- an acute infectious disease, often fatal, caused by the specific toxin of a bacillus (Clostridium tetani) which usually enters the body through wounds: it is characterized by spasmodic contractions and rigidity of some or all of the voluntary muscles, esp. of the jaw, face, and neck; lockjaw
- Physiol. the state of continuous contraction of a muscle, esp. when caused experimentally by a series of rapidly repeated stimuli
Origin of tetanusClassical Latin from Classical Greek tetanos, spasm (of muscles), literally , stretched from base of teinein: see thin
- An acute, often fatal disease characterized by spasmodic contraction of voluntary muscles, especially those of the neck and jaw, and caused by the toxin of the bacterium Clostridium tetani, which typically infects the body through a deep wound. Also called lockjaw .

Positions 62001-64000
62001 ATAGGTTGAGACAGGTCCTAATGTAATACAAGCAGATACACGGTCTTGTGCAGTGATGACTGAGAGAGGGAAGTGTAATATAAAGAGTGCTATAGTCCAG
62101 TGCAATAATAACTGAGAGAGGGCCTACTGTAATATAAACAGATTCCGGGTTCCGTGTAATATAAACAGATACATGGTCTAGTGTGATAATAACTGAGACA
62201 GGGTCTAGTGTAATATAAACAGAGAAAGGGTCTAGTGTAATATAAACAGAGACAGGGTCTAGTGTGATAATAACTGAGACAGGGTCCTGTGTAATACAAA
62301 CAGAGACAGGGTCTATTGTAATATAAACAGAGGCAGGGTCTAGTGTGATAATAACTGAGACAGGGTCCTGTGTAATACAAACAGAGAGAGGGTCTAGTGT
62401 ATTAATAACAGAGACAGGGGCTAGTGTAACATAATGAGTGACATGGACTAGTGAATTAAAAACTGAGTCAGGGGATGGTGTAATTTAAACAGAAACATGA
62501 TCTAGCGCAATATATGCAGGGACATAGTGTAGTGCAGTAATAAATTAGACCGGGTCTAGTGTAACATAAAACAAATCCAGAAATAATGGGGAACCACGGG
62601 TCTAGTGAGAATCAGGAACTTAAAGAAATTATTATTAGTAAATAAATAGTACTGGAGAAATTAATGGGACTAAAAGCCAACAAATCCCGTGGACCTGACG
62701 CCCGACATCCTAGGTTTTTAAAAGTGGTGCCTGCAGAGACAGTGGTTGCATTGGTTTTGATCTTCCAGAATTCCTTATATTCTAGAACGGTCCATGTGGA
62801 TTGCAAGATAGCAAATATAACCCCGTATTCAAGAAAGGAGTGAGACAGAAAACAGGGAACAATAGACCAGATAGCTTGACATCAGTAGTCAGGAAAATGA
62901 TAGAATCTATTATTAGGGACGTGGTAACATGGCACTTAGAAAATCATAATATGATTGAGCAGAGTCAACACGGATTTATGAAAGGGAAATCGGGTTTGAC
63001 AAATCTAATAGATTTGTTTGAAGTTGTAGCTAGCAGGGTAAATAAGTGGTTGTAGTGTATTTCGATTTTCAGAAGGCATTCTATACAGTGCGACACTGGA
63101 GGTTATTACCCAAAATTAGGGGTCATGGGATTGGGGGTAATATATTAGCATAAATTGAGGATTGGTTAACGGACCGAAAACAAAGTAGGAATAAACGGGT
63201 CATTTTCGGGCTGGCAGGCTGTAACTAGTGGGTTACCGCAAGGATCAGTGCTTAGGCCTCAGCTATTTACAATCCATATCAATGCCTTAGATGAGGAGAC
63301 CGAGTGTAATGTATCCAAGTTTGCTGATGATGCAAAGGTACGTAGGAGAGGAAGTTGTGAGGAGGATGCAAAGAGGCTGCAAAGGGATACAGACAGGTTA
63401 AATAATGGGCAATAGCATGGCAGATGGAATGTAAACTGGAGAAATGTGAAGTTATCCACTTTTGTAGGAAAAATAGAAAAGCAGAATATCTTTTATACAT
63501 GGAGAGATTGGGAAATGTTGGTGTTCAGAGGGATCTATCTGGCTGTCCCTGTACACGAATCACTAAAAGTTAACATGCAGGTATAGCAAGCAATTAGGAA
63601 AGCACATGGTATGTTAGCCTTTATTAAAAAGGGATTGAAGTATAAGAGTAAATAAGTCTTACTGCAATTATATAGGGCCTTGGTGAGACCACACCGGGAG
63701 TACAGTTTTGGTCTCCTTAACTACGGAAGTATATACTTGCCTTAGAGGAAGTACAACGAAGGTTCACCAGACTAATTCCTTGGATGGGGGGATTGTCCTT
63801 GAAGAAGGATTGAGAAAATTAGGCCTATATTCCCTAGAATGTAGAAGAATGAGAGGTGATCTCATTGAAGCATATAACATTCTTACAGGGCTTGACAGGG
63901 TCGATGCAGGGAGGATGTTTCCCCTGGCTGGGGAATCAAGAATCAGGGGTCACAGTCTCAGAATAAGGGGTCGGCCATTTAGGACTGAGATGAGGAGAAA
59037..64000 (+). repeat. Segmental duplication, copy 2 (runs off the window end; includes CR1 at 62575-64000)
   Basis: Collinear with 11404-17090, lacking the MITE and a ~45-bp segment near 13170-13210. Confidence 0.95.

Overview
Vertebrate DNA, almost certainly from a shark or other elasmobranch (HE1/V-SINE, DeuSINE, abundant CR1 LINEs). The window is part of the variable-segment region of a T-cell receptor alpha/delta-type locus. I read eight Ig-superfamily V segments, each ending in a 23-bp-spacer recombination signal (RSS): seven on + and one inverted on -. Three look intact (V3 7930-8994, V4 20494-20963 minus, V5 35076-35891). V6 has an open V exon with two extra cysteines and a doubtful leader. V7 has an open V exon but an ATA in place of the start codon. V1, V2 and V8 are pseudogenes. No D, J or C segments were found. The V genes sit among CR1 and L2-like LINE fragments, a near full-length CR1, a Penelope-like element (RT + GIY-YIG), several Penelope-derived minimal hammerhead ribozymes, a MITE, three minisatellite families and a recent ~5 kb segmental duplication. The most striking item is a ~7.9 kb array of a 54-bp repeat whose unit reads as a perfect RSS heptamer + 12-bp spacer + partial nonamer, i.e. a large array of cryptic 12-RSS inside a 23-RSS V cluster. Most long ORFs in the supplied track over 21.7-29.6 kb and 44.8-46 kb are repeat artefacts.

- Physiology A state of continuous muscular contraction, especially when induced artificially by rapidly repeated stimuli.
Origin of tetanusMiddle English from Latin from Greek tetanos rigid, tetanus ; see ten- in Indo-European roots.
(usually uncountable, plural tetani)
- (pathology, countable) A serious and often fatal disease caused by the infection of an open wound with the anaerobic bacterium Clostridium tetani, found in soil and the intestines and faeces of animals.
- (physiology, countable) A state of muscle tension caused by sustained contraction arising from a rapid series of nerve impulses which do not allow the muscle to relax.
From Latin tetanus, from Ancient Greek Ï„ÎÏ„Î±Î½Î¿Ï‚ (tetanos).